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Laser Spine Surgery (Outpatient)

A minimally inviasive approach with a shortened recovery time.

Many Patients
Will Benefit:

Degenerative disc disease

Bone spurs

Bulging discs

General back pain

Pinched nerve

Spinal stenosis


Facet disease

Main image Outpatient Laser Spine Surgery Los Angeles Pain Specialist - Laser Spine Surgery (Outpatient)
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Recover at Home

With outpatient surgery, it is safe to go home the same day and recover in a comfortable, familiar place.

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Technologically Advanced

Outpatient laser spine surgery uses minimally invasive techniques.

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Reduced Discomfort

Less discomfort after surgery translates to less need for pain medications.

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Microscopic Incisions

Smaller incisions means that there is less chance of post-surgical risk.

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Effective for You

Your physician will screen you ahead of time to make sure that you are a good fit.

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Additional Support

Patients often find further relief after surgery with the help of physical therapy.

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An alternative to traditional open surgery, laser spine surgery is a minimally invasive approach to correcting various issues with the spine or its supporting discs, joints, and soft tissues. It’s a type of surgery that can be performed on all areas of the spine, including the lumbar (lower back), thoracic (upper- and middle-back), and cervical (neck) regions. The purpose of outpatient laser spine surgery is to target the source of a patient’s pain in a way that’s as non-disruptive as possible to surrounding tissues. The result is often fewer risks and a shorter recovery time.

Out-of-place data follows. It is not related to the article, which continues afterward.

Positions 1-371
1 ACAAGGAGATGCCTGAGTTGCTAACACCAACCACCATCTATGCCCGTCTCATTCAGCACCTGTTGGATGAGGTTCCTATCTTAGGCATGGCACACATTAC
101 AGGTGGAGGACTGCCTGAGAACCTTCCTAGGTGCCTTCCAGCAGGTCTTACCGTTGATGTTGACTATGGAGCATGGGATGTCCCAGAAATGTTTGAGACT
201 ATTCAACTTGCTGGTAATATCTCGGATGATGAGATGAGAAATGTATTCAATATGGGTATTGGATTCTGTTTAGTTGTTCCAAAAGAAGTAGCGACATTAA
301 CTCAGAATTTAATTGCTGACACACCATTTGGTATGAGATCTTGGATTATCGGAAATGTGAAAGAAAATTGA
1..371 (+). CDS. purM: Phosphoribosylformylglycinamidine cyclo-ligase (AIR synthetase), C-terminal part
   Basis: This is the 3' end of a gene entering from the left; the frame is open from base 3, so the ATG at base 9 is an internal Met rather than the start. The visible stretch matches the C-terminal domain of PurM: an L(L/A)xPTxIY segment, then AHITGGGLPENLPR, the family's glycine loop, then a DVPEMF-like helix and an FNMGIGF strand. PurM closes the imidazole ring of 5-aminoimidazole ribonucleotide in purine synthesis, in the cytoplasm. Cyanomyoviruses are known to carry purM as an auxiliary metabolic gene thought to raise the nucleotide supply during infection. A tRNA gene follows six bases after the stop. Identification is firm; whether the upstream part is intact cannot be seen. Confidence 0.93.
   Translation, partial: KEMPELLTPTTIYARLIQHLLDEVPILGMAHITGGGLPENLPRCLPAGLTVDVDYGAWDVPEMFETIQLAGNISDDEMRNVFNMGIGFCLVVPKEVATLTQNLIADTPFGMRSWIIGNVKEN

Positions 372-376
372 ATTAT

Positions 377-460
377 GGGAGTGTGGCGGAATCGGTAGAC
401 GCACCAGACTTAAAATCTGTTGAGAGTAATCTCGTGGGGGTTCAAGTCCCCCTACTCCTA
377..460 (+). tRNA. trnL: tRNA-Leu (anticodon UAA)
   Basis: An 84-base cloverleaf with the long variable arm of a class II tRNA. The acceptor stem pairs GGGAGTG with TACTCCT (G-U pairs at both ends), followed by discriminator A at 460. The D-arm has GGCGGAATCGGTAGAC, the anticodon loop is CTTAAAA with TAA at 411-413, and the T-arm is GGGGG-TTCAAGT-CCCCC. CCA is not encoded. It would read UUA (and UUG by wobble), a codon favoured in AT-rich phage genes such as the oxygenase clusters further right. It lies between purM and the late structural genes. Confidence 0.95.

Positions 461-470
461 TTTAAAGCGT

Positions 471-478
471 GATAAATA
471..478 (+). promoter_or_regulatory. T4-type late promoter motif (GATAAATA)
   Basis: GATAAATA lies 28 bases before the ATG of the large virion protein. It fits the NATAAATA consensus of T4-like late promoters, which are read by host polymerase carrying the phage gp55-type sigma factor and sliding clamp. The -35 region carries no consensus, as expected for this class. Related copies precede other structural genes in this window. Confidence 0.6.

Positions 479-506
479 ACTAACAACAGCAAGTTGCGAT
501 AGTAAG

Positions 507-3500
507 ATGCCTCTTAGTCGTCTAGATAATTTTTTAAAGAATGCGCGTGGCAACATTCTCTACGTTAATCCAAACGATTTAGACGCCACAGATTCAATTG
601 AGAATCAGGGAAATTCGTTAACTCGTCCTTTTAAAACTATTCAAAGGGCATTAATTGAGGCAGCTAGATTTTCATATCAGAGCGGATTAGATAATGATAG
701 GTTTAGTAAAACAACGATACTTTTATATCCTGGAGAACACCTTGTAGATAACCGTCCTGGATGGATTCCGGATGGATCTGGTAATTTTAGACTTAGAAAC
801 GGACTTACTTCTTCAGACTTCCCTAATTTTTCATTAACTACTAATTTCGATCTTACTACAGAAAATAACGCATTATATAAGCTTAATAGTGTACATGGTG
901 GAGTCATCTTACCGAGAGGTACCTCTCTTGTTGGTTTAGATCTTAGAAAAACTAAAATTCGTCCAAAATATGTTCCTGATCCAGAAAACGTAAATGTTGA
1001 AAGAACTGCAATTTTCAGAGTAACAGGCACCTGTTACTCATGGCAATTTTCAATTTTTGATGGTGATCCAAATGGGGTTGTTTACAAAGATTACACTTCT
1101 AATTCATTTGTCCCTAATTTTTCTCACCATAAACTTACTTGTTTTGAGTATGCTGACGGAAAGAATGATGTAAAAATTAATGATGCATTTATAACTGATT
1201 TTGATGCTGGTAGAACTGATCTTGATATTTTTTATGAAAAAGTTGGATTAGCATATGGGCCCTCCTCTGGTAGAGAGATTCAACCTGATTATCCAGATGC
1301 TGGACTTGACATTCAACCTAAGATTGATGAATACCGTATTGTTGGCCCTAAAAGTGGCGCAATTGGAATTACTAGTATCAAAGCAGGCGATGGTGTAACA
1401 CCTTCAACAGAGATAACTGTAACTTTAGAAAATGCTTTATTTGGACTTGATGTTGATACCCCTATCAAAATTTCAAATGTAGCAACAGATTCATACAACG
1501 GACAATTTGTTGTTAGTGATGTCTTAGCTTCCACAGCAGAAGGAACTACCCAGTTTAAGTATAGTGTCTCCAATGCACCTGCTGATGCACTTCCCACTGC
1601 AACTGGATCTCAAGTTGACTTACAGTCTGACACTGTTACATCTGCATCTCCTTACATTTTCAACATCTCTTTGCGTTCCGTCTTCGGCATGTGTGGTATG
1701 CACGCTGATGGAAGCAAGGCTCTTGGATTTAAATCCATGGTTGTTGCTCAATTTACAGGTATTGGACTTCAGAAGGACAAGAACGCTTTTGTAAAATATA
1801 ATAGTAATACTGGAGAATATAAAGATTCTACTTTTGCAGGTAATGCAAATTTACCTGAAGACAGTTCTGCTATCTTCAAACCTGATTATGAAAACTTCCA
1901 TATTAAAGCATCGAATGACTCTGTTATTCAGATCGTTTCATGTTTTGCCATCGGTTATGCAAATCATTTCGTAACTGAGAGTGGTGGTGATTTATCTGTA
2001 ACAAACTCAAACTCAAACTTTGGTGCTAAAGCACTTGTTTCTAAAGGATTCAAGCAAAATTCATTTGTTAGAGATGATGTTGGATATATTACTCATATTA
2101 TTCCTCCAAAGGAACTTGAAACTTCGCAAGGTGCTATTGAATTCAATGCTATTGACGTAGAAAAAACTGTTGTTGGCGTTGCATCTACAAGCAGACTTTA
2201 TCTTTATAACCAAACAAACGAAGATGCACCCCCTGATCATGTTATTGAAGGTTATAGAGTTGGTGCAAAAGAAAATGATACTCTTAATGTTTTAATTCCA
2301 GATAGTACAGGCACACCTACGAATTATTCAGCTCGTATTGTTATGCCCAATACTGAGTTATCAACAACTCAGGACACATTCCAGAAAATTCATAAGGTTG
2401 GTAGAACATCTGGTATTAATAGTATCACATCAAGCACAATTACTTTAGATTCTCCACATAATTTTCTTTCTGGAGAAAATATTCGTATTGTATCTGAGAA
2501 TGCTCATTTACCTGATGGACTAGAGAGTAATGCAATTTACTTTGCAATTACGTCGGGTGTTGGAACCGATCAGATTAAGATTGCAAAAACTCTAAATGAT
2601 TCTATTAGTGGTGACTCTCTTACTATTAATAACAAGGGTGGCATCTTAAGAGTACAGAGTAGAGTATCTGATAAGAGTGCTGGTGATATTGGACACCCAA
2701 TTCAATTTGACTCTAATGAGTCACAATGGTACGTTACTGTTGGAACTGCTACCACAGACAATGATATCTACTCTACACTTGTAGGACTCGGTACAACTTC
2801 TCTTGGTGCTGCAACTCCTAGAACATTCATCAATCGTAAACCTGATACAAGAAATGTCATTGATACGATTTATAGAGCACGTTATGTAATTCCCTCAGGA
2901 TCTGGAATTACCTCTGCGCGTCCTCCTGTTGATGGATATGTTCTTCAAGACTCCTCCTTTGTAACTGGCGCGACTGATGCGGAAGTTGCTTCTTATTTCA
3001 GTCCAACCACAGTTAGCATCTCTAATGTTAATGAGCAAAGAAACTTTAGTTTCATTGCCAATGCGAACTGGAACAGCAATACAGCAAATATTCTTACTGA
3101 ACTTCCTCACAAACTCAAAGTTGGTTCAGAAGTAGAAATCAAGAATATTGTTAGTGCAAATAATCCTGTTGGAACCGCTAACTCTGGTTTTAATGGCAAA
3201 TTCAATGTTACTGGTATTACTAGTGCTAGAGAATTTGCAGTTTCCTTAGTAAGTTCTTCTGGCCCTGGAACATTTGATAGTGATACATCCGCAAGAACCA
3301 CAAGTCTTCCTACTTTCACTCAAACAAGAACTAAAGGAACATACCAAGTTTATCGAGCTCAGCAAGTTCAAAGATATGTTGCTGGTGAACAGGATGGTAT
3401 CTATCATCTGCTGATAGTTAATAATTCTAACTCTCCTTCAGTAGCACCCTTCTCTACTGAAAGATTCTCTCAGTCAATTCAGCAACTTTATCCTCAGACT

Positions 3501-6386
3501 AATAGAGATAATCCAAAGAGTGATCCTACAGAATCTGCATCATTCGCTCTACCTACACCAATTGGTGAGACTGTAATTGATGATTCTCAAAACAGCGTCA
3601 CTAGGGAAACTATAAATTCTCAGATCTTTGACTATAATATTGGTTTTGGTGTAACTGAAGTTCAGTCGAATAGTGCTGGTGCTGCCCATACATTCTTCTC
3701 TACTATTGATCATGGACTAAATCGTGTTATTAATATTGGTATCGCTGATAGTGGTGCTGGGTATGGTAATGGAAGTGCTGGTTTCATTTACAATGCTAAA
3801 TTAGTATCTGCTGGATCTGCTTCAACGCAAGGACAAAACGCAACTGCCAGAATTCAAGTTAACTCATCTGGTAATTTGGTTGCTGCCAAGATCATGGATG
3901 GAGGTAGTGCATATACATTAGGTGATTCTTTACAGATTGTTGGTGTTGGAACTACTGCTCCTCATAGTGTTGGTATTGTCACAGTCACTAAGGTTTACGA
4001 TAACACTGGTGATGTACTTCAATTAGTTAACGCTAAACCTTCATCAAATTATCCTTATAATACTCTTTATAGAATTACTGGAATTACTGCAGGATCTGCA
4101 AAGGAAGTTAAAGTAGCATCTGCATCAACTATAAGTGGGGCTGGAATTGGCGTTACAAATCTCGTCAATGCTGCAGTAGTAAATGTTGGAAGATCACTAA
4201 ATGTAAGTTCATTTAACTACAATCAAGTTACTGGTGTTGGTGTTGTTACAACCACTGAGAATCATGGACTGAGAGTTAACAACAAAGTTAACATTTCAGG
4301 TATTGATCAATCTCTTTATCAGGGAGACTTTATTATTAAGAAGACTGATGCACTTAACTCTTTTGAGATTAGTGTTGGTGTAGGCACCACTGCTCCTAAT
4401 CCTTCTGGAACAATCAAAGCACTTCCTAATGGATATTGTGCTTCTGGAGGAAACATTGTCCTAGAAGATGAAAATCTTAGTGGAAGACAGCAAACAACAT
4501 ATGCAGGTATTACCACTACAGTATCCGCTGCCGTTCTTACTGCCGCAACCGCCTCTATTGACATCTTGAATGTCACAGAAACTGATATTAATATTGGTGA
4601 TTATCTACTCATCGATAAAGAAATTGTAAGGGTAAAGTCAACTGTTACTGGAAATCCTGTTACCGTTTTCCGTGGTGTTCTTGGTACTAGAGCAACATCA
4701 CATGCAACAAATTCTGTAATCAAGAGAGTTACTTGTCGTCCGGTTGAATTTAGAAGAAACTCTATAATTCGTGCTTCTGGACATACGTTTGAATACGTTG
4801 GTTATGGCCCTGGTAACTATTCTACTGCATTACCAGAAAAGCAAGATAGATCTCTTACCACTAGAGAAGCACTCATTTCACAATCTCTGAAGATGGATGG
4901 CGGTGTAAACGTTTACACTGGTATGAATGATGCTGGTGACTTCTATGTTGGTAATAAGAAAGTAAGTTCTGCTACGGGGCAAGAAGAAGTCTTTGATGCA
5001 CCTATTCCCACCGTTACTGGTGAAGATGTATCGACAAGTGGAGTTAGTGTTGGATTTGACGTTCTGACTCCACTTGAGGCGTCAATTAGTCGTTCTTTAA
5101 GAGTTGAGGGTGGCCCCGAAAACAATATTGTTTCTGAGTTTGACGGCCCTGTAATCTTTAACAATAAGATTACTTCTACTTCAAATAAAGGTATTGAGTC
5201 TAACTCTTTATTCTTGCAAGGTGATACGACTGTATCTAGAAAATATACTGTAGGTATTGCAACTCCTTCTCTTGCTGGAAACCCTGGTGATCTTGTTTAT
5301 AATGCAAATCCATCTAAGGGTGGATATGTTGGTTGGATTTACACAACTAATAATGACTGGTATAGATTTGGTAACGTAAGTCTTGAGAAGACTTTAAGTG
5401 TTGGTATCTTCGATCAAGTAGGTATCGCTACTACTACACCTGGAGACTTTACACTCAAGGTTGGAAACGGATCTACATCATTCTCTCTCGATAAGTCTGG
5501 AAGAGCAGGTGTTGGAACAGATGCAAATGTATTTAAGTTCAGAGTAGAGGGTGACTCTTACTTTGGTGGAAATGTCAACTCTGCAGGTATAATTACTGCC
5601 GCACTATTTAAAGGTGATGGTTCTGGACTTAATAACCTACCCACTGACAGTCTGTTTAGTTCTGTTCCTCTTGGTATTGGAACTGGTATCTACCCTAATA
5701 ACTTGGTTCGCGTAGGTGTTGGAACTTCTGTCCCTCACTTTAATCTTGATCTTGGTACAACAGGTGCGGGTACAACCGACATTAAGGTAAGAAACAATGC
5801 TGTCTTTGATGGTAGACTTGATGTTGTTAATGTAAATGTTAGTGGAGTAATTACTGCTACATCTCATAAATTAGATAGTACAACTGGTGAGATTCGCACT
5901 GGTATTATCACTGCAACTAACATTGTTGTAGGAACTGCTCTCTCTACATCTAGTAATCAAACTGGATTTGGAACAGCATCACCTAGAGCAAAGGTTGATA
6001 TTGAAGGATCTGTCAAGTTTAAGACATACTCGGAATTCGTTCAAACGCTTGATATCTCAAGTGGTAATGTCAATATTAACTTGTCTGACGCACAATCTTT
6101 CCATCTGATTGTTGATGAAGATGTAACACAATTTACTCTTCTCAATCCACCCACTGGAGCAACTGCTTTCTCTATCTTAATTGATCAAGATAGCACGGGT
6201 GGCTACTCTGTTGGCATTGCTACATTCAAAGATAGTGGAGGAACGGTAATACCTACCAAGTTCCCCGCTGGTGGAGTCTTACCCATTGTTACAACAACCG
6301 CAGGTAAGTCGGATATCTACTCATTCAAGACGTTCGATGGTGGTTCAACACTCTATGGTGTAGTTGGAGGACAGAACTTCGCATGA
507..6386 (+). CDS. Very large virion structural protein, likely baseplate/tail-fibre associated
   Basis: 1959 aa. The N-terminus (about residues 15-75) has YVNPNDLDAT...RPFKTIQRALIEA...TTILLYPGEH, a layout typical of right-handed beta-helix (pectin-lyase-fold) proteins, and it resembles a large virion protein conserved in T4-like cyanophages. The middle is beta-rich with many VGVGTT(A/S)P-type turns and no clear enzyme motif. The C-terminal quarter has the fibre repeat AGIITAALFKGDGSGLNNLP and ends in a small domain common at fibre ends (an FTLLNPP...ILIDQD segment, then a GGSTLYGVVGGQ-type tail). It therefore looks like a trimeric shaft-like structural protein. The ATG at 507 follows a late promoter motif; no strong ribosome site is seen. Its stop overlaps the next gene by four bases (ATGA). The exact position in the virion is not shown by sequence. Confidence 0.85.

How it Works

Traditional open surgery typically involves long incisions and the need to cut through muscles and other soft tissues to access the affected part of the spine. Laser spine surgery is a less invasive procedure that uses small incisions, some less than an inch in length. Because of the way the spine is accessed, there is less disruption to nearby tissues, which often means fewer surgical risks for the patient and not as much time required to heal.

Lasers are used to cut tissues instead of a scalpel. Incisions, while small, are needed to insert the laser and target the appropriate area of the spine. While lasers are able to cut through soft tissues in a way that’s less disruptive, other instruments need to be used to remove bone and tougher tissues such as ligaments. Minimally invasive techniques that include the use of special devices with cameras attached and other instruments are often a part of laser spine surgery.

Conditions That Can Be Treated